Santa’s digital little helpers: robots and the bleak midwinter

Even before we have had our fill of pumpkins and trick and treaters, thoughts have already turned to Christmas.

Whilst, for consumers, that might be construed as a sign of being organised, for others it is a necessity.

The build-up to the festive period marks the busiest time of the year for retailers and the logistics companies with which they work.

COLL-8 and its clients, in fact, have been planning for much of this year to ensure that the next two months pass off without a hitch.

A vital part of those arrangements for us and every other business is putting sufficient capacity in place to handle a sharp rise in the amount of goods which are bought online and then need to be delivered or returned in a timely manner.

The signs are that 2023 will mark another rise in the volume of items handled by Irish parcel carriers.

Although it is, of course, impossible to determine exactly how busy everyone will be before the season is concluded, the pattern of previous years gives some indication as to what we can expect.

According to one estimate, some 160.6 million parcels were delivered by carriers in 2022 – up 76 per cent on the figure for 2017.

Capacity in the parcel network means not only warehousing space but vehicles and personnel to both sort and deliver packages.

In recent years, there has been something of a premium on developing alternative capacity.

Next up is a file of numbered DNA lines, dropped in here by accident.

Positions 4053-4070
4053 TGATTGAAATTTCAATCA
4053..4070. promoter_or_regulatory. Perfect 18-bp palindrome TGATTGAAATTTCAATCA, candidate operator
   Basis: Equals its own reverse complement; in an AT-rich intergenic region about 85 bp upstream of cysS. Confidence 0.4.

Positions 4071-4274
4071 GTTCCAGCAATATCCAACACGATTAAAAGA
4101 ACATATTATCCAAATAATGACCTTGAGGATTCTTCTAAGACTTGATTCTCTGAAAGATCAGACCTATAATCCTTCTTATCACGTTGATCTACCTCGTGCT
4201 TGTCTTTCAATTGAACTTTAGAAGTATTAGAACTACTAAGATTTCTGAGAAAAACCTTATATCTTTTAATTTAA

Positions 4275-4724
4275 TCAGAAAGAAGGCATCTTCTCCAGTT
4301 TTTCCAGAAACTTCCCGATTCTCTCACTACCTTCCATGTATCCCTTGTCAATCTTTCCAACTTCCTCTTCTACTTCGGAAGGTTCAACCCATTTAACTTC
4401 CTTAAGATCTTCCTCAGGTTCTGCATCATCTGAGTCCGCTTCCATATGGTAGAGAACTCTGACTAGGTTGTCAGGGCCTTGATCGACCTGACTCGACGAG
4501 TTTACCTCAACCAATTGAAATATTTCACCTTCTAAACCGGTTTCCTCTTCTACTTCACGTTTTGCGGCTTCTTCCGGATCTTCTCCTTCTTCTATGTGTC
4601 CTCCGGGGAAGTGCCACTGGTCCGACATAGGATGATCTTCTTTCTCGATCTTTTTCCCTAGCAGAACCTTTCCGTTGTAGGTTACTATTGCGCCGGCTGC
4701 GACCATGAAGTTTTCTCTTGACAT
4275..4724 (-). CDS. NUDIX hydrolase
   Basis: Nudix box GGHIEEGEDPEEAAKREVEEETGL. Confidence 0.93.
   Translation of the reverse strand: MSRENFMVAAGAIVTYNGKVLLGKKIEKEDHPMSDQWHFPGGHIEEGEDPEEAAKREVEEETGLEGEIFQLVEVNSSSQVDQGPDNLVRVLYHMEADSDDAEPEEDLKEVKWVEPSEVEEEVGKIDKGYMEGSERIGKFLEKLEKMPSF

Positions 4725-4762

It was part of the logic behind COLL-8’s decision to establish the award winning drop2shop platform.

As well enabling consumers to pick-up and return purchases at the same leading convenience stores which more than one million Irish shoppers visit on a daily basis, drop2shop is able to do so without generating any additional carbon footprint.

The environmental bonus is one reason why drop2shop has proven so popular with Ireland’s e-shoppers, with the number of participating stores growing by 50 per cent over the last 12 months.

We have been reminded of its impact while reading a story in the London Times about ongoing trials involving delivery robot vehicles in Finland.

In particular, the company behind the autonomous operation is keen to make sure that the technology can cope with the country’s occasionally harsh winters.

We should point out that it’s not just parcel firms in Nordic territories which need to provide contingency in case bad weather strikes.

Back in 2010, a severe cold snap badly affected delivery schedules in Ireland and the UK.

It is one reason why so many retailers and shoppers value so-called PUDO (Pick-up, Drop-off) facilities, such as those which make up the drop2shop network.

A comprehensive study of Europe’s PUDO infrastructure which was published in June this year illustrated how convenience and first-time delivery certainty were important considerations.

The study, which was conducted by a consultancy specialising in last mile deliveries noted that Ireland remained one of the fastest-growing e-commerce markets in Europe.

It also placed drop2shop at the very top of their list of Irish providers of out of home (OOH) delivery services.

drop2shop is not just available during the festive season.

We continue to see year-’round growth as more Irish consumers buy more goods online from Irish and UK brands.

Figures from Ireland’s Central Statistical Office (CSO), for instance, show that online orders made up a higher proportion of the country’s overall retail sales during August than in the weeks leading up to Christmas in 2019.

In the UK, it’s a similar story. The total spent online in September was nearly 20 per cent above that recorded during the same month in 2018.

No-one can tell if sales of Christmas presents will continue the upwards tick of online values or whether the weather will impede the ability of retailers and carriers to promptly deliver whatever is bought.

Even so, a focus on convenience, speed and environmental issues means that drop2shop and other alternatives to the doorstep parcel drop of old will become ever more important.